Sunday, March 10, 2019

TV CRITIC'S NOTEBOOK. Comedy Central Africa's Roast is good - but the series is at risk of a growing 'fame whore' problem, one that threatens the quality of the comedy.

The inclusion of not-really-knowns within comedy and fame-seeking "fame whores" who are not funny and who are not comedians, is a growing problem that has the potential to damage the quality of the comedy of Comedy Central Africa's localised Comedy Central Roast of ... franchise.

The Comedy Central Roast of AKA that will be broadcast on Comedy Central (DStv 122) on Monday, 11 March at 21:00 with the uncensored version on Showmax from 12 March is good ... enough.

But it's not excellent. It's not great. And it's not must-watch television.

The reason is the courting of flat panellists who flat-out bombed because they're not comedians, yet try to do stand-up, practising bad routines and bad delivery on the audience's precious time. It' doesn't and shouldn't work that way.

The Comedy Central Roast of AKA on Comedy Central is literally saved by one person - Joey Rasdien. The comedian, as the only real stand-up comedian included in the roast panel, single-handedly saves the show with his performance.

Joey Rasdien is the reason to watch the Comedy Central Roast of AKA. He did extremely well and as a comedian hit all of the right pauses, with the right tempo and comedic timing, really funny jokes, clever and quick ad-libbing, and completely shined during his turn.

Roastmaster Pearl Thusi was the second best element of the night and clearly prepared. She starts off good and slightly above average but can't sustain the night as the master of ceremonies. It's not her fault, this is her first time doing something like it and she did well enough for a passable grade.

It takes practice and about halfway through you can feel and see Pearl Thusi's energy-levels fizz out. Stand-up comedy is a marathon performance that people don't realise before they don't do it themselves.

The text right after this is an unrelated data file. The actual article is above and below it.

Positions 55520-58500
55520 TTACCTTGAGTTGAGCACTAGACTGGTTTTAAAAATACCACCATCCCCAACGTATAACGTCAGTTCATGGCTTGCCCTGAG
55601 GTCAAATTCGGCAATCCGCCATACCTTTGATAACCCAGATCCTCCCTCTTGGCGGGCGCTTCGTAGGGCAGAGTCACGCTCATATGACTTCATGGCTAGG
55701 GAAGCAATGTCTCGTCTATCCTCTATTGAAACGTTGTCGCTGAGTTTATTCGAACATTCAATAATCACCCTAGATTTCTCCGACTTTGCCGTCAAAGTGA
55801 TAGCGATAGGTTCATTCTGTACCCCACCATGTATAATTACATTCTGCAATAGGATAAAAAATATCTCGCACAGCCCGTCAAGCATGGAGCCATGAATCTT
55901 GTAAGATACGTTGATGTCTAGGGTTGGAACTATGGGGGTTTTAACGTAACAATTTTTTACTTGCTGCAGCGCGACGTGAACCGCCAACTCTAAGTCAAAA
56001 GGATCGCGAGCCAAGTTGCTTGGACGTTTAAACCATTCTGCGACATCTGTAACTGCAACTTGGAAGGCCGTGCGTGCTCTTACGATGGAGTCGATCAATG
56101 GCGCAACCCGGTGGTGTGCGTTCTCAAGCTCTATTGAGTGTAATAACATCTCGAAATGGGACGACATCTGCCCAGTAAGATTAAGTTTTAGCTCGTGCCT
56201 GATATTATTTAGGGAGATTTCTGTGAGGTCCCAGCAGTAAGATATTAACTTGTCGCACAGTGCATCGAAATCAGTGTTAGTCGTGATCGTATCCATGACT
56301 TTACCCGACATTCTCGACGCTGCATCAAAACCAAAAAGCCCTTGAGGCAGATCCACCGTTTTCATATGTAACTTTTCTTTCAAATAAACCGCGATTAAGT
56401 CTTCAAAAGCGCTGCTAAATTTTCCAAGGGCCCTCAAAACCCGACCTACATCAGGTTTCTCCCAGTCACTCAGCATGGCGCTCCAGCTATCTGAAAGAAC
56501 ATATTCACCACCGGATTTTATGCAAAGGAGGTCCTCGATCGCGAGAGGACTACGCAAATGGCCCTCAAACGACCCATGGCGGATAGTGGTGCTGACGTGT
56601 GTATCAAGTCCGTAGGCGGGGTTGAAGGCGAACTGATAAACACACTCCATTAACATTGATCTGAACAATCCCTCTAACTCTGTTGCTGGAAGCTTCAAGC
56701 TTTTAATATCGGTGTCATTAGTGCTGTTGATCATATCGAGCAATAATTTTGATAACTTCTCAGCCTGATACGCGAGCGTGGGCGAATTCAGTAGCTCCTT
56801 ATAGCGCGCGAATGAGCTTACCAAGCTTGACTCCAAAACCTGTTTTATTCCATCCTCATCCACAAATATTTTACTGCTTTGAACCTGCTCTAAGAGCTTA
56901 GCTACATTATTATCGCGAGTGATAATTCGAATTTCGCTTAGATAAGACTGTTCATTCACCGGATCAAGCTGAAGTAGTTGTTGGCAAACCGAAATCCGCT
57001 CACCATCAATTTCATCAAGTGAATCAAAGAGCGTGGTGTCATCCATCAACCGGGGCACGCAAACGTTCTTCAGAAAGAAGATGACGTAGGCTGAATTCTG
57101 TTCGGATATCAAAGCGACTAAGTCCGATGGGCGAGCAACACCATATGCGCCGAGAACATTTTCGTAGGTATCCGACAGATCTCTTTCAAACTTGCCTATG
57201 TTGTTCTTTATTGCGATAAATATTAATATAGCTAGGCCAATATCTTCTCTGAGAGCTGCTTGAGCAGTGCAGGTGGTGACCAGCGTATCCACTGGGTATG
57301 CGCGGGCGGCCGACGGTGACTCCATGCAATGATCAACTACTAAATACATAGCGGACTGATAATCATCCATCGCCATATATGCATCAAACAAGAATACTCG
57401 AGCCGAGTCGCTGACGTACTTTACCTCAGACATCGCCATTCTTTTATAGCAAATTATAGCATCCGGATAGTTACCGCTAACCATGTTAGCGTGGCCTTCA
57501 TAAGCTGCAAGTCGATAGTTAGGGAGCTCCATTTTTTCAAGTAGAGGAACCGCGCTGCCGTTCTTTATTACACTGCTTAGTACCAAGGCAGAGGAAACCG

The Comedy Central Roast of AKA is fine to watch for viewers who are into roasts and it has some really funny jokes, put-downs and moments.

The big issue is the panellists who were included because they're after fame and exposure but who are not funny. They were clearly not tested beforehand or Papa Penny and others would have been gone. They actively bring down the overall quality of the show and the (lack of ) comedy, as they bomb out during the night.

Papa Penny was an utter embarrassment and cringe-worthy terrible.

He is not a comedian and struggles to speak English (not a problem per se but a big problem if you're trying to do comedy in front of a live crowd who has to understand you if they're too laugh).

His set was highly embarrassing and producers would definitely have struggled to salvage anything worthwhile from his on-stage mess to include in the Comedy Central Roast of AKA.

Second worst was Nigeria's Davido whose misguided and bizarre form of stand-up comedy was to attack and insult the South African audience in the theatre.

It wasn't funny and didn't go down well.

Moshe Ndiki, Moonchild Sanelly, Mark Fish and Francois van Coke were all flat.

Nina Hastie with a level of presenting experience was okay-ish.